John 18:5
They answered him, Jesus of Nazareth. Jesus saith unto them, I am he. And Judas also, which betrayed him, stood with them.
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(5) They answered him, Jesus of Nazareth.—He was known to many of them (John 7:32; John 7:46; Matthew 26:55); but this is probably an official declaration of the person with whose apprehension they are charged.

I am he.—Comp. Notes on John 8:28; John 8:58.

And Judas also, which betrayed him, stood with them.—He had advanced to give the signal of the kiss (John 18:4), and had again retreated, and was now standing with them. He is mentioned in accordance with the vivid impression which the fact left upon the Apostle’s mind. Judas, who had been one of them, who had been present with them, and had received bread from his Master’s hand on that very night, was now standing with the officers of the Sanhedrin and the Roman band, who had come to capture Him! The position of the words suggests also that Judas was in some way specially connected with the fact that on hearing the words “I am He,” they fell to the ground, as though fear passed from him to those with him.

18:1-12 Sin began in the garden of Eden, there the curse was pronounced, there the Redeemer was promised; and in a garden that promised Seed entered into conflict with the old serpent. Christ was buried also in a garden. Let us, when we walk in our gardens, take occasion from thence to mediate on Christ's sufferings in a garden. Our Lord Jesus, knowing all things that should come upon him, went forth and asked, Whom seek ye? When the people would have forced him to a crown, he withdrew, ch.A band - See the notes at Matthew 26:47; Matthew 27:27. John passes over the agony of Jesus in the garden, probably because it was so fully described by the other evangelists.

Lanterns ... - This was the time of the full moon, but it might have been cloudy, and their taking lights with them shows their determination to find him.

5. They answered … Jesus of Nazareth—just the sort of blunt, straight forward reply one expects from military men, simply acting on their instructions.

I am He—(See on [1887]Joh 6:20).

Judas … stood with them—No more is recorded here of his part of the scene, but we have found the gap painfully supplied by all the other Evangelists.

They tell him, Jesus of Nazareth. Christ was born in Bethlehem of Judea, Matthew 2:1; but his father and mother lived at Nazareth, a city of Galilee, Luke 2:4,39, where he lived with them, Luke 2:51; hence he was called Jesus of Nazareth, from the place where he lived, and most ordinarily conversed. Matthew 21:11 Matthew 26:71 Mark 1:24 10:47 14:67 16:6. Christ replies that he was the man; and it is particularly noted, that Judas was with this armed company.

They answered him, Jesus of Nazareth,.... Their answer is not, "thee"; for they knew him not, their eyes were holden, or struck with dimness, or blindness, as the men of Sodom were; or they that answered might be such, who never personally knew him: nor do they say "Christ", for they rejected and denied him as the Messiah; nor do they call him that deceiver, or seditious person, as they sometimes did, being willing to cover their malicious views and intentions; but Jesus of Nazareth, a name by which he was commonly known, being taken from his education and conversation in that place; though this was sometimes given him in a contemptuous way:

Jesus saith unto them, I am he; or "I am", respecting his name Jehovah, averring himself to be the Christ, and owning himself under the name they were pleased to call him by; which shows how willing he was to be taken by them, and may teach us not to be ashamed of him, or of any nickname we may bear for his sake:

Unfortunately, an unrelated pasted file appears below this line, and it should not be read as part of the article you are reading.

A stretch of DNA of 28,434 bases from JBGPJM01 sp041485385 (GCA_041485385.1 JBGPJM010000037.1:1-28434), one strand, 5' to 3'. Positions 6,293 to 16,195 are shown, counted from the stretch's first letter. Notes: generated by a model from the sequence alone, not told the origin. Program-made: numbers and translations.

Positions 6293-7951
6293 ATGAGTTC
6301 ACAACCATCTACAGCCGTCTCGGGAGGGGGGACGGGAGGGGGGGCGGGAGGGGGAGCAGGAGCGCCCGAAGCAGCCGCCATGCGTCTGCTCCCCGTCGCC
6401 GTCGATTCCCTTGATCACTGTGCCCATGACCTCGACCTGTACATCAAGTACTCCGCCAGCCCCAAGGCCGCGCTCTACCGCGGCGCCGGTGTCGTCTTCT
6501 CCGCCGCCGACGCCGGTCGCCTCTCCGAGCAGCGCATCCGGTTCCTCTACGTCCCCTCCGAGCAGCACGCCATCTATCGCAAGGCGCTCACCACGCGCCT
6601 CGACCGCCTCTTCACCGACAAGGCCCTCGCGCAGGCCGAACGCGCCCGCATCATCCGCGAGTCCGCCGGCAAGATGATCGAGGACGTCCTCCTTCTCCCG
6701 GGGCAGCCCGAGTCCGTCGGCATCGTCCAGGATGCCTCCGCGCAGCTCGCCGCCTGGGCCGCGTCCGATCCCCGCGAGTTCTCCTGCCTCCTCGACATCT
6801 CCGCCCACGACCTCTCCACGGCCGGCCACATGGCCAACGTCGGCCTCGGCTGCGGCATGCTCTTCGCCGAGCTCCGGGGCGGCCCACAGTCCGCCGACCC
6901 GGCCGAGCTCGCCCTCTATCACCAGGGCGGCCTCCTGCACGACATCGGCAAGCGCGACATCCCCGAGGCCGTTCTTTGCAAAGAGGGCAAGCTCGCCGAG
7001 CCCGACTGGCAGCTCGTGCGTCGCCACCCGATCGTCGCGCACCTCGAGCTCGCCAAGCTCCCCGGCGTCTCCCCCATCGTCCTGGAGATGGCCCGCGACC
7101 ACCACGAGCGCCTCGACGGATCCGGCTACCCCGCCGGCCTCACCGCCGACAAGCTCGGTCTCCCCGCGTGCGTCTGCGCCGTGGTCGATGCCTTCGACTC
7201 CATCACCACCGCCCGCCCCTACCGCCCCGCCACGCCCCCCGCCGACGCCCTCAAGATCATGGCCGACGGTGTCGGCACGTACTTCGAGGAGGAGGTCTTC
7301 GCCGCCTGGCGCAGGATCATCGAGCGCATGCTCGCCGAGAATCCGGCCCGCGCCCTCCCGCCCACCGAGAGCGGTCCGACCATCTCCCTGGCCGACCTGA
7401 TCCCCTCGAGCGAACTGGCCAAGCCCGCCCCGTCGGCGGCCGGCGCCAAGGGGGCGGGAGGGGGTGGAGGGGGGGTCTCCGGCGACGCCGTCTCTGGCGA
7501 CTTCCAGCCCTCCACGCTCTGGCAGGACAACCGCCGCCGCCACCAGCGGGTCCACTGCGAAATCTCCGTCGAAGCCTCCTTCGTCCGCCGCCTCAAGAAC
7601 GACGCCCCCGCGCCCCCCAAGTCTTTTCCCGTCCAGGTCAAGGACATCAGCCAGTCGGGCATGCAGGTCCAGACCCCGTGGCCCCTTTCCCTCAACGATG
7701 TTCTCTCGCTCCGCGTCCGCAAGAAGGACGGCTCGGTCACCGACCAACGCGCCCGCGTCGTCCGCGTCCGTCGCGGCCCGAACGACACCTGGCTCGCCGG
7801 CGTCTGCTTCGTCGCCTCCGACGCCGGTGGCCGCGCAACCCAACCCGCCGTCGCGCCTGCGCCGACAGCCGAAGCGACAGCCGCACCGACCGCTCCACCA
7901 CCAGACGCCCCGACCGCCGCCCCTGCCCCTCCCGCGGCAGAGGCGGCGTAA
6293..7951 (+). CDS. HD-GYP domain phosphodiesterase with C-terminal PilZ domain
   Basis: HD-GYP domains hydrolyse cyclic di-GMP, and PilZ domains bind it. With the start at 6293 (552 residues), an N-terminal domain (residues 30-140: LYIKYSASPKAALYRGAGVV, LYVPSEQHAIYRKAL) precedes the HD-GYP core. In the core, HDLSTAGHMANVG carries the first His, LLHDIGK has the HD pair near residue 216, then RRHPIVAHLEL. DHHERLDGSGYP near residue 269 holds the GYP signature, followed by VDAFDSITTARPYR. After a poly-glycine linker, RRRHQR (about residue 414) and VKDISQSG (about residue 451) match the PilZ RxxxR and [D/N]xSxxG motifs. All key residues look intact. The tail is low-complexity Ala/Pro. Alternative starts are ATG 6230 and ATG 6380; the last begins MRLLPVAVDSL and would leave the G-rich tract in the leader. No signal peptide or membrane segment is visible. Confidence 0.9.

and Judas also which betrayed him stood with them; this circumstance is recorded to show, that Judas at first did not know him any more than the rest; so that he might easily have passed them if he had pleased; and that Judas did not stand with them as an idle spectator; he came with them to betray him, and was looking out for him; though when he spake he knew him not: it also expresses the different company Judas was in; a little while ago, he was at supper with Christ, and the other disciples, and now he is at the head of a band of soldiers, and others, to betray him; and also his continuance in his iniquity and wicked resolutions and agreement; as yet he had no remorse of conscience, or sense of his sin: and it seems to be mentioned also with this view, to inform us, that he fell to the ground with the rest; which is related in John 18:6. The Jew (x) asserts, that there is a disagreement between the Evangelist John and the rest of the evangelists in this account: he observes, that when Judas came with his armed men to take Jesus, Jesus went out to meet them, and asked them, saying, whom Seek ye? they say Jesus of Nazareth; to whom he replies, I am he; and then Judas, that betrayed him, stood with them: but Matthew, in his Gospel, Matthew 26:47, and Mark, Mark 14:43; and Luke, Luke 22:47; relate, that Judas gave a sign to the soldiers, when they came to take Jesus, saying, him whom I shall kiss, lay hold on, and they did so. But here is no contradiction, John does not deny that Judas gave a sign to the soldiers; though he omits it, it being so particularly observed by the other evangelists, and only relates what is not taken notice of by them, and which no ways contradicts what they have asserted: the force of the objection seems to lie here; that, according to the other evangelists, Judas, as soon as he came into the garden, made up to Christ, and gave the signal by which he might be known, whereas he is here said to stand with the soldiers and officers; and that seeing such a signal was given, he must be, and was known by it, whereas he is here represented as if he was not known by them until he had made himself known to them; and that as soon as Judas had given the sign, they immediately seized him, whereas, according to this account, they did not, until some words had passed between Christ and them, and they first fell to the ground. In answer to which it may be said, that admitting that Judas did make up to Christ as soon as he entered the garden, and gave the signal to the soldiers, he might upon that immediately retire, and place himself among the multitude; either to give further directions and instructions to them, or that they might defend him from Jesus, should there be any occasion for it: and though it should be allowed that the signal was given by Judas before this, it might not be discerned by the soldiers, either not being near enough to observe it; or, as some think, being stricken with blindness, for a time, as the Sodomites were; or even supposing it was seen, and they knew by it which was Jesus, it is still a fuller proof of the courage and intrepidity of Christ to go forth, and present himself to them, and put the questions he did, and confirm unto them the truth of it, that he was Jesus whom they sought: to which may be added, that it does not appear that Christ was immediately seized by the soldiers, upon the signal given them by Judas, without some intervening words and actions; for though the signal and the seizure lie very near together in the accounts of Matthew and Mark; yet Luke relates many things between them, as the question of the disciples, whether they should smite with the sword; Peter's cutting off the ear of the high priest's servant; Christ's rebuking him, and touching the servant's ear, and healing it; and some discourse which passed between him, and the chief priests, captains, and elders. All which agree with the account the Evangelist John here gives.